The weather over the past week had made us wonder if we could get home for Christmas. There were all these weather warnings telling us not to travel unless it was absolutely essential.
Essential? This is Christmas. Of course it is essential.
When I got up on Christmas Eve morning and looked out of the bedroom window there was thick, freezing fog and snow
We should be able to manage, we thought….. and after packing the car to the roof with food and general essentials (we were going back to my empty house… with its empty kitchen) we set off.
Christmas traffic wasn’t as bad as the motoring organisations and the police made out.
It was snowy and foggy but everyone else seemed to have paid attention to the warnings and stayed at home. It was probably the fastest time we had ever made it north
You really know you are getting somewhere when you see signs for Scotch Corner.
For a Northerner living in the Midlands (which seems like the Deep South to me) getting to Scotch Corner is the first part of the true north. It always makes me smile because I know I am nearly home.
We arrived back in the village to an empty kitchen… luckily I had packed boxes of food and essential ingredients.
I’d brought olive oil, garlic, eggs, flour, yeast, white truffle balsamic glaze, potatoes, carrots, broccoli, salt, tea bags, coffee, tinned tomatoes, chickpeas and chorizo.
A pork pie made by our butcher, some bacon, cream (single and double), butter, champagne, white, red and rose wine.
Vegetable juice, pomegranate juice, fig molasses, Marmite, Parma ham, leeks, cheeses and pickles. All essentials, as you can see.
I could make anything…. anything but a cup of tea. I’d forgotten to bring the milk, so I had to drive to the next village to buy some so we could make a cup of tea. And there was me thinking I had all the essentials covered…….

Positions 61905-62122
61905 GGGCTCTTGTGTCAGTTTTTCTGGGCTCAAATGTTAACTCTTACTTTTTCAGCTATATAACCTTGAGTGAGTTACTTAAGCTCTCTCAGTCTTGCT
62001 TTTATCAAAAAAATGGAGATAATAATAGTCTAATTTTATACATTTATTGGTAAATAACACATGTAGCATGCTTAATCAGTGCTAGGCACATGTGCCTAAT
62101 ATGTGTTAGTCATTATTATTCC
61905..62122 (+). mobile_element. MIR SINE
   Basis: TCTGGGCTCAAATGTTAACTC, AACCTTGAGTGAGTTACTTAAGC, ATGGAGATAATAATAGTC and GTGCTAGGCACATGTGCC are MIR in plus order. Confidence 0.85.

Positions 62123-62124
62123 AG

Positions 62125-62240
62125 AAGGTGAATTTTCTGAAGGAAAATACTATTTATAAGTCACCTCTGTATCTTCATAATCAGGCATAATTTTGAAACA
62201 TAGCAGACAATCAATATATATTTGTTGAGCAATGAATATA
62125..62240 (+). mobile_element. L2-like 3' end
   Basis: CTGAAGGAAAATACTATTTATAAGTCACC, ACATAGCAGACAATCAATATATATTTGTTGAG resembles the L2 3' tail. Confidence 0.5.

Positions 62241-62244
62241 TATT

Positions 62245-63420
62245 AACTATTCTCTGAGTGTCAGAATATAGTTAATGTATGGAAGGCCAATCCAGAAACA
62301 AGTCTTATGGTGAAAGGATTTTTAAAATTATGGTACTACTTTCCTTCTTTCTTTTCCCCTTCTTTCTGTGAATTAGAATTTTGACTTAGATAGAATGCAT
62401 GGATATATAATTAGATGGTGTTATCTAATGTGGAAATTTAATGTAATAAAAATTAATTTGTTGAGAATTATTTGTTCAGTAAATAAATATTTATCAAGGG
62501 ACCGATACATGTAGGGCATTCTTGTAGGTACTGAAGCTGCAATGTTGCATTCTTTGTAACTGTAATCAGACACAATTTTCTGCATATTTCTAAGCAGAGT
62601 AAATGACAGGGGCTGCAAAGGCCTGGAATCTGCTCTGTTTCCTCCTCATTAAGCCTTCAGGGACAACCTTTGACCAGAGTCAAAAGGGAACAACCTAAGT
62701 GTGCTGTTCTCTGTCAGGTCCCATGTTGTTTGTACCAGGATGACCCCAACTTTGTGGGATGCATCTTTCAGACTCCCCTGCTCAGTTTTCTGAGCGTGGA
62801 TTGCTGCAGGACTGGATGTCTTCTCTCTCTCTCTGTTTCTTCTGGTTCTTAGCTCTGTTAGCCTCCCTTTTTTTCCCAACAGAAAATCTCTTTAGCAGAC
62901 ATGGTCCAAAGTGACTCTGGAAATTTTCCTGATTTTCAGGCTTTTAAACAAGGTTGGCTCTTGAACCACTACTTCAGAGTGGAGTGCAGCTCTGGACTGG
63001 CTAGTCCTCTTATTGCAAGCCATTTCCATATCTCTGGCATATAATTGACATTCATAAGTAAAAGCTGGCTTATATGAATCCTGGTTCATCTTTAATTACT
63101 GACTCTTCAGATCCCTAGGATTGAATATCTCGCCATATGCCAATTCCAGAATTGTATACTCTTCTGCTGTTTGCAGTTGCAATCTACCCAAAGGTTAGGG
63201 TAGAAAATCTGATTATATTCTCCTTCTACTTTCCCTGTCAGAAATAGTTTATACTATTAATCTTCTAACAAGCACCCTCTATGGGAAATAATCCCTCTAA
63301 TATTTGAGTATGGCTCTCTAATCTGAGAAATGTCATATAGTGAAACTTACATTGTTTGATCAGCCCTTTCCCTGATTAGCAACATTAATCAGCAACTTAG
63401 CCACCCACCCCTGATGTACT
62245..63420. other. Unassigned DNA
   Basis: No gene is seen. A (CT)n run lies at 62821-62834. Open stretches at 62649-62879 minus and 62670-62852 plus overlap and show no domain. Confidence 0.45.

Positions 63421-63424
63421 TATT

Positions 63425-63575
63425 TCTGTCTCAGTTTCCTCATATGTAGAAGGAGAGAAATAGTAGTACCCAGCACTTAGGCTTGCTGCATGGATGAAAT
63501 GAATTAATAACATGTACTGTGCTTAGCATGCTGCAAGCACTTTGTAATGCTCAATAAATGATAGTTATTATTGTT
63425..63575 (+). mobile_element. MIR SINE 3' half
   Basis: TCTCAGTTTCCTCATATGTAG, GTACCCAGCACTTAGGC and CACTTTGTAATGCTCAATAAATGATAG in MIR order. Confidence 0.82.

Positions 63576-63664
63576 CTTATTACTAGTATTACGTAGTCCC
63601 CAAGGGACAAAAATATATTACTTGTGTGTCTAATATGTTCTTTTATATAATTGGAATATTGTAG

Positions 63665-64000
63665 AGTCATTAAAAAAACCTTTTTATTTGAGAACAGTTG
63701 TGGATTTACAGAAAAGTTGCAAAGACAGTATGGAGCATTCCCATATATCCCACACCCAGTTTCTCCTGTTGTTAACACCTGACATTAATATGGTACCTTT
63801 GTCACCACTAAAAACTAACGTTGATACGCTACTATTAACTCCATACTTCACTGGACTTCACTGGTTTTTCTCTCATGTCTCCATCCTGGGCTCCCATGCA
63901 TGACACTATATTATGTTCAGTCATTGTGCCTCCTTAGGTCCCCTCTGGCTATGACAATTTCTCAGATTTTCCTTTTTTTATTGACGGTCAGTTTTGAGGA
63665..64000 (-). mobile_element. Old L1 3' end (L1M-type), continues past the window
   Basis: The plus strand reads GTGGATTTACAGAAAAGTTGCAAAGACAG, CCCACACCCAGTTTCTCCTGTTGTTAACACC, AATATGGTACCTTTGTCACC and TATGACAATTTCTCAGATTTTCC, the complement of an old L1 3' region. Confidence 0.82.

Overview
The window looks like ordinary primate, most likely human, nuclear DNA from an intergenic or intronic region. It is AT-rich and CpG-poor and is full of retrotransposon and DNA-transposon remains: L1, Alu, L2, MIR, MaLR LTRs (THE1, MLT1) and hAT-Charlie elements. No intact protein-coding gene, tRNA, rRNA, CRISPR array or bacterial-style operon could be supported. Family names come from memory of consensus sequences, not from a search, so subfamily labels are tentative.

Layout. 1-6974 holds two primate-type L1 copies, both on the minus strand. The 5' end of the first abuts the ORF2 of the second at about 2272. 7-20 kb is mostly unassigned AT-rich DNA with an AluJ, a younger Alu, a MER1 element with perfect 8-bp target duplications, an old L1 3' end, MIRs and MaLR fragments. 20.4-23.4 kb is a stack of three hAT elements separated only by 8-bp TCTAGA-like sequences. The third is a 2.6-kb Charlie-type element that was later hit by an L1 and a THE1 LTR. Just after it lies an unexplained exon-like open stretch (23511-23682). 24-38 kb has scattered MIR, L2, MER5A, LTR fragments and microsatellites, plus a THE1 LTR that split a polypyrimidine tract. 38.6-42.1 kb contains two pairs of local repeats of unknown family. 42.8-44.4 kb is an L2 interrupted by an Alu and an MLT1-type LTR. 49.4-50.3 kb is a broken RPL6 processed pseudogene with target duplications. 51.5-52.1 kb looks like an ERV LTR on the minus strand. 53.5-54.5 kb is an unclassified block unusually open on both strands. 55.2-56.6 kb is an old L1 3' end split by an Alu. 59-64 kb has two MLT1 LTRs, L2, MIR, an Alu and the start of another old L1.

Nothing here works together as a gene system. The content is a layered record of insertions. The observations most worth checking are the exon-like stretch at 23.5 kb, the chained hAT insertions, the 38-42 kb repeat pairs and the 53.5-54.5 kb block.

Thing is, I hadn’t really thought of what we would eat that night. I know we had some left over cold sausages that I had put in a plastic box but we really needed something more than that.
I decided that if I made some foccacia that would help the situation…..
Usual thing… 300g of strong bread flour
7 g of instant yeast, (that’s a teaspoon and a half, I suppose, if you aren’t using the sachets)
150 ml of warm water
2 tablespoons of olive oil.
Now, I was in a kitchen that I had more or less stripped of equipment, so instead of leaving it to the Kitchen Aid to mix for me, I had to do it myself
Just goes to show how easy it is to make this. One large bowl, a wooden spoon and off you go.
It comes together quickly enough.
A quick squirt of garlic puree wouldn’t go amiss
And then knead it…. dust a board with flour and stretch it, pull it, roll it and fold it.
You will feel it changing in texture… there’s sort of lumps and bumps in the dough at first and then it becomes smoother and silkier.
It’s still not perfect though and you have to let it relax. Only then do you get really good smooth dough.
At this point you have to let it rest and rise. You need to stop it drying out so either cover it in cling film or, do as I do, and put the bowl over it. That keeps the dough moist and stops it forming a crusty outside which is certainly something you don’t want while it is loitering about
It will take maybe half an hour or so
You can feel the difference as well as see it… it is resilient and springy… the lumps have disappeared and it is smooth and silky to touch.
Wipe down the bench and spread some oil on it and then put the dough down.. stretching it into shape with your fingers if you haven’t a rolling pin at hand.
You can see how wonderfully puffy it is becoming.
Heat the oven to 200 degrees C.
It needs to have fingers poked into it to get the dimpled foccacia look and some oil drizzled over it.
And this is when I had the idea…. add bacon!
I snipped two rashers of bacon and scattered the bits over the dough.
Now that is a way to stretch your ingredients. A bacon sandwich would have used those two rashers for one sandwich. This makes it stretch over a lovely big bit of bread….
Then just put the whole thing onto a baking sheet – the oil in the dough will prevent it sticking, so don’t worry if you don’t have one of the incredibly useful silicone sheets
Stretch it out to fit and then just put it in the oven for 15 minutes or so…See? Minimal ingredients, minimal work and the shortest time in the oven.
Waiting those 15 minutes gave me enough time to have a quick wipe down of the benches and open a bottle of wine and pour us both a glass
We sat there, eating garlicky bacon scattered bread, fresh from the oven and sipping a glass of wine.
It was Christmas Eve, the snow was whirling round outside and we had driven hundreds of miles to get back home. We sat on either side of the kitchen table and toasted each other.